Warwickshire's Clews Recycling sees turnover rise 70% in last four years
Warwickshire waste management firm Clews Recycling has grown its turnover to nearly £5 million since 2019 and been supported by the Coventry and Warwickshire Growth Hub since 2015.
Richard Clews, the managing director of the company, which was established in 1999, said the hub had played a major part in its growth, not least because it can be difficult to raise finance for plant and equipment in the sector.
"In 2015, the Growth Hub helped us design and purchase a specialist hopper for lightweight waste, contribute towards mobile plant and assist with the enabling works to pull all the strands together to help us reach recycling rates of between 85 to 88 per cent," he said.
"Having the grants enabled us to buy the plant and machinery with as limited detrimental effect on cash flow as possible and when you are running a business, it is all about cash flow.
"The financial benefits through the grants we have received over the last eight years have made a difference in contributing towards buying capital equipment but it is also great to have someone on your side to listen, make valuable contributions and to want you to be successful – that’s worth its weight in gold," he added.
Craig Humphrey, the CEO of the Coventry and Warwickshire Growth Hub, said: "Clews Recycling is operating within a sector that is heavily legislated and Government and European directives that apply to the waste sector can sometimes be overbearing.
"It is gratifying to come back to a company that we have helped over multiple years to allow them to retain a competitive edge within a competitive sector.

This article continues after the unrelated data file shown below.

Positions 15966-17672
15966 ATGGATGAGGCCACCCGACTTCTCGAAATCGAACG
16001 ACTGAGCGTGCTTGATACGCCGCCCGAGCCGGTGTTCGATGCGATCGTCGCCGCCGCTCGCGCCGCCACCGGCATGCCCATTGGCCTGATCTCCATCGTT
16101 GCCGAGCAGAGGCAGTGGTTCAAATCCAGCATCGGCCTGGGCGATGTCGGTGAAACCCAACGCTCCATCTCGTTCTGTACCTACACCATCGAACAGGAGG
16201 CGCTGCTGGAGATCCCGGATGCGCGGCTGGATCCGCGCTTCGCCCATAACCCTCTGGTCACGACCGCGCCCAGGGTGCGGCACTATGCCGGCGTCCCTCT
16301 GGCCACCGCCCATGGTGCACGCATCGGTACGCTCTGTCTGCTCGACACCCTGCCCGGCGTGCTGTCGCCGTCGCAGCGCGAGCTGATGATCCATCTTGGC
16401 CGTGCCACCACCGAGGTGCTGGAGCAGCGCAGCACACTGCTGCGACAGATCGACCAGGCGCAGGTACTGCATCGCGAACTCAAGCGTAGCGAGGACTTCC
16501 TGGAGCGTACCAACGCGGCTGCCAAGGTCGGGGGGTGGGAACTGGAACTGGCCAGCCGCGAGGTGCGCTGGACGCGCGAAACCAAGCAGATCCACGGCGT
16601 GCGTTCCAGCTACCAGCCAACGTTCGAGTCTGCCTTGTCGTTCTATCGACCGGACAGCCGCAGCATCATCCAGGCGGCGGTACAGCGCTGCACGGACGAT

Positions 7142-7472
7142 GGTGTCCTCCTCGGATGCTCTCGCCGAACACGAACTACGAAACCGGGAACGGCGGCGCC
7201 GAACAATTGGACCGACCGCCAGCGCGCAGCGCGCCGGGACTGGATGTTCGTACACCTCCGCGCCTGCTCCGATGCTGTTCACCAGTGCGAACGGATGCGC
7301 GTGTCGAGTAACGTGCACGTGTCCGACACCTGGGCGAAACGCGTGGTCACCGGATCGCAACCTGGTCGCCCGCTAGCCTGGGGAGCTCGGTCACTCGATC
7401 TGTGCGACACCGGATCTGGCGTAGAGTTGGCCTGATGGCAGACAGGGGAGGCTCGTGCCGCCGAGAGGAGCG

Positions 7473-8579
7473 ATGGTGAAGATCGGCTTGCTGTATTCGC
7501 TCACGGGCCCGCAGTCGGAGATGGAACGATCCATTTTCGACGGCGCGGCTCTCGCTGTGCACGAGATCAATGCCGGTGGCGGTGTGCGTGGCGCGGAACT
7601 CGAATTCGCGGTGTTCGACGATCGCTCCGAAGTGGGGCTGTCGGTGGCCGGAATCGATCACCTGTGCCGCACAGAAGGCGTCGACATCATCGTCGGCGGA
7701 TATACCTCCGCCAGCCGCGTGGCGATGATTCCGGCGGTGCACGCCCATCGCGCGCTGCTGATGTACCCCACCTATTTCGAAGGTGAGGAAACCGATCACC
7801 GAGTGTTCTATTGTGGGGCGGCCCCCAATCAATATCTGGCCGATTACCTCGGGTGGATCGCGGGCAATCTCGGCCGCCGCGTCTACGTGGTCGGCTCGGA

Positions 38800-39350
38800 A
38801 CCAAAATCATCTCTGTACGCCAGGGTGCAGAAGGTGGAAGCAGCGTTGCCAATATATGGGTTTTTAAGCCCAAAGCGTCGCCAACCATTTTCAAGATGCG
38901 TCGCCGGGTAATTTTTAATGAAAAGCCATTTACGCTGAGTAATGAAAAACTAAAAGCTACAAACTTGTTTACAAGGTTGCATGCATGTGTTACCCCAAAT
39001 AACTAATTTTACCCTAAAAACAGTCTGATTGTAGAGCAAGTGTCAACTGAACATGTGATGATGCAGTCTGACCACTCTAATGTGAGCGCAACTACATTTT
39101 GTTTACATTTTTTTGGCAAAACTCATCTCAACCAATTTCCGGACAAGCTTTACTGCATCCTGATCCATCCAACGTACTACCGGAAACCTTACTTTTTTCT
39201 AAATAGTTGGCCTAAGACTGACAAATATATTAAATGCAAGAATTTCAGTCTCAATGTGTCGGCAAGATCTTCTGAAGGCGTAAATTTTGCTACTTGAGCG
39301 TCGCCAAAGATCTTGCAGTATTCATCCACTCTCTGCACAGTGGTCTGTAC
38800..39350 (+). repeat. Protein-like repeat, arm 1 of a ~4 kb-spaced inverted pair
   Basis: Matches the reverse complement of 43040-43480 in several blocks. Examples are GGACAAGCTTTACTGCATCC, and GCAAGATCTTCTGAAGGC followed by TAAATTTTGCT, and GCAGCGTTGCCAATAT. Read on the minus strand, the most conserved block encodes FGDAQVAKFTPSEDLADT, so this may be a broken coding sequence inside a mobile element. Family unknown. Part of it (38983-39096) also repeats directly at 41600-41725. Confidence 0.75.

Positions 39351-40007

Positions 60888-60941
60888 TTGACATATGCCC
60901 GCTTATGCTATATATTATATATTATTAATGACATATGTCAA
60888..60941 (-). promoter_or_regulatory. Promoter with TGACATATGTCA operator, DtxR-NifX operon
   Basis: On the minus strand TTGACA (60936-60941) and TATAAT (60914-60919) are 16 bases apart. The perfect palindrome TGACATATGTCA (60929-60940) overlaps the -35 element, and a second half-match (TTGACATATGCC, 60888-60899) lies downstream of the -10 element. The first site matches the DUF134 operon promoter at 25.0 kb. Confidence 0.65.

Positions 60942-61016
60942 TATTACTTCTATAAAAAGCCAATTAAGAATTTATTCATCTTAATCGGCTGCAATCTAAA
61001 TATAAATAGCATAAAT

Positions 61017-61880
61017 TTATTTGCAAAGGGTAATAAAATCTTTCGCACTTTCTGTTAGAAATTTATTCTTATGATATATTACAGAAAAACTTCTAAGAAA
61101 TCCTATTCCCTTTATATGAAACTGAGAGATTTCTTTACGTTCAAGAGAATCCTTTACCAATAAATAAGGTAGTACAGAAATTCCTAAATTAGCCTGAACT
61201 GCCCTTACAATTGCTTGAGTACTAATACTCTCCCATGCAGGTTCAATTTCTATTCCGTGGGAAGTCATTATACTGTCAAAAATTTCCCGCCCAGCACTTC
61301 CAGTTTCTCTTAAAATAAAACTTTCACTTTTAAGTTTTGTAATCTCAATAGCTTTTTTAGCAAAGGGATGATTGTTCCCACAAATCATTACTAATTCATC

"With the help we have given through grants, skills and training, it has led to the company increasing its turnover and increasing jobs which has led to improved productivity and that for me, as the CEO of a business support organisation, is fantastic to see."
Clews Recycling started life operating household waste recycling centres for local authorities but now focuses on industrial and commercial customers.
The business runs a fleet of ten HGV trucks and a Waste transfer station on Hunters Lane, Rugby, that handles 25,000 tonnes a year.
The waste is sorted into recyclables with value such as metal, cardboard, polythene or into those with a lower cost of final disposal such as soil, wood and hardcore.
The company is currently training five of staff from the Ukraine to improve their English so that they can undergo forklift truck training, while another member of staff is studying for an NVQ level 4 in waste management.
It also aims to create space for a baler at the end of the picking line so that it can bale and wrap 'refuse derived fuel'.
In April this year, the company expanded to take over an adjacent industrial unit next door and plans to use this for waste electrical and electronic equipment (WEEE) destruction and plant repairs.